Swansboro, one of the oldest towns in North Carolina (1783), sits along the White Oak River, and is quite charming for an afternoon stroll. However, most of what's been preserved is 19th and early 20th century in this town of 2,900 people. The culture of the mainland area is dominated by its proximity to Camp Lejeune, and I will say, NOT bike friendly. Putting up "Share the Road" signs on a 4-lane high-speed route with no shoulder does NOT make you bike friendly!
The majority of my week was spent in two places -- Emerald Isle and Hammocks Beach State Park. Cycling days were along the "Emerald Path," a paved multi-use trail that runs the entire 13 miles of this coastal town. The beach was quite appealing, as was a free Beach Music Festival I stumbled upon. When I arrived, a band from Charlotte called Too Much Sylvia, were playing a BeeGees medley. Did I die and go to heaven? I'm hiring these guys for my next party!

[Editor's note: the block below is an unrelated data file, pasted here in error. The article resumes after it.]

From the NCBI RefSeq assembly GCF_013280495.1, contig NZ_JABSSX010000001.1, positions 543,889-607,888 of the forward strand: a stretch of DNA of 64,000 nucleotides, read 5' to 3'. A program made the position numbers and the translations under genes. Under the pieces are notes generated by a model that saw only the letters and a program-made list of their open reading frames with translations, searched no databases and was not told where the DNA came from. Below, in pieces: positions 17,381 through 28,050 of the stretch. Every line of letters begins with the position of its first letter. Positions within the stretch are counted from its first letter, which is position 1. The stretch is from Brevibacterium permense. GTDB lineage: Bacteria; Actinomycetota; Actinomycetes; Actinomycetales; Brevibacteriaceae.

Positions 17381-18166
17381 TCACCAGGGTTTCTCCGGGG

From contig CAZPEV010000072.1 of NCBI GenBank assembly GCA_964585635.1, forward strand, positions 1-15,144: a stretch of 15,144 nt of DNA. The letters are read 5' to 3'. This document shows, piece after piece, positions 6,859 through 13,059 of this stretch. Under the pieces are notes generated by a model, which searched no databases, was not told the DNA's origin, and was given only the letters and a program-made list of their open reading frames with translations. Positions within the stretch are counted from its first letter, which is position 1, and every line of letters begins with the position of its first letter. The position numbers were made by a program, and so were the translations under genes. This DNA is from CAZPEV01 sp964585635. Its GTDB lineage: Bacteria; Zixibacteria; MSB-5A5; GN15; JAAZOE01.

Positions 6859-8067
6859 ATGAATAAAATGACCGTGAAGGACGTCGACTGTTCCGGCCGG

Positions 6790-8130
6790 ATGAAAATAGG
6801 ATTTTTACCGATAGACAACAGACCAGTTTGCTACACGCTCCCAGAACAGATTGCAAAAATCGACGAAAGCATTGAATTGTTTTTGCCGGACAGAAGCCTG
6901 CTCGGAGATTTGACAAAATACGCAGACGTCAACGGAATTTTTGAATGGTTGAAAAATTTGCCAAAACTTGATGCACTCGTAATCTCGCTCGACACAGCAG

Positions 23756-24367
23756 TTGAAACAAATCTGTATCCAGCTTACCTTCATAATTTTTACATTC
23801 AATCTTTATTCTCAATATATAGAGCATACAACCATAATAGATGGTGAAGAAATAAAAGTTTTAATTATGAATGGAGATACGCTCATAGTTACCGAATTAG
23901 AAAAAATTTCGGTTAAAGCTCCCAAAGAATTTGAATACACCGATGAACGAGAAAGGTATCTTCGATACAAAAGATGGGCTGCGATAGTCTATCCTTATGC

My other spot, the State Park, is actually four separate areas, a mainland with a visitor's center and gorgeous views, as well as three islands. You can canoe/kayak to the islands or take the park ferry to Bear Island, a pristine 892-acre barrier island with four miles of sandy beach and maritime forest. The island has a very interesting history as well; it's the only place I've been where integration meant you had to let the white people in! It's secluded and tranquil, and on a Sunday in October, there were less than a dozen people in sight all day.
My week was up and down, but camping on Bear Island remains on the list of experiences I look forward to in the near future. As I drove south, however, it took three Motown Classics CDs for me to get my groove back.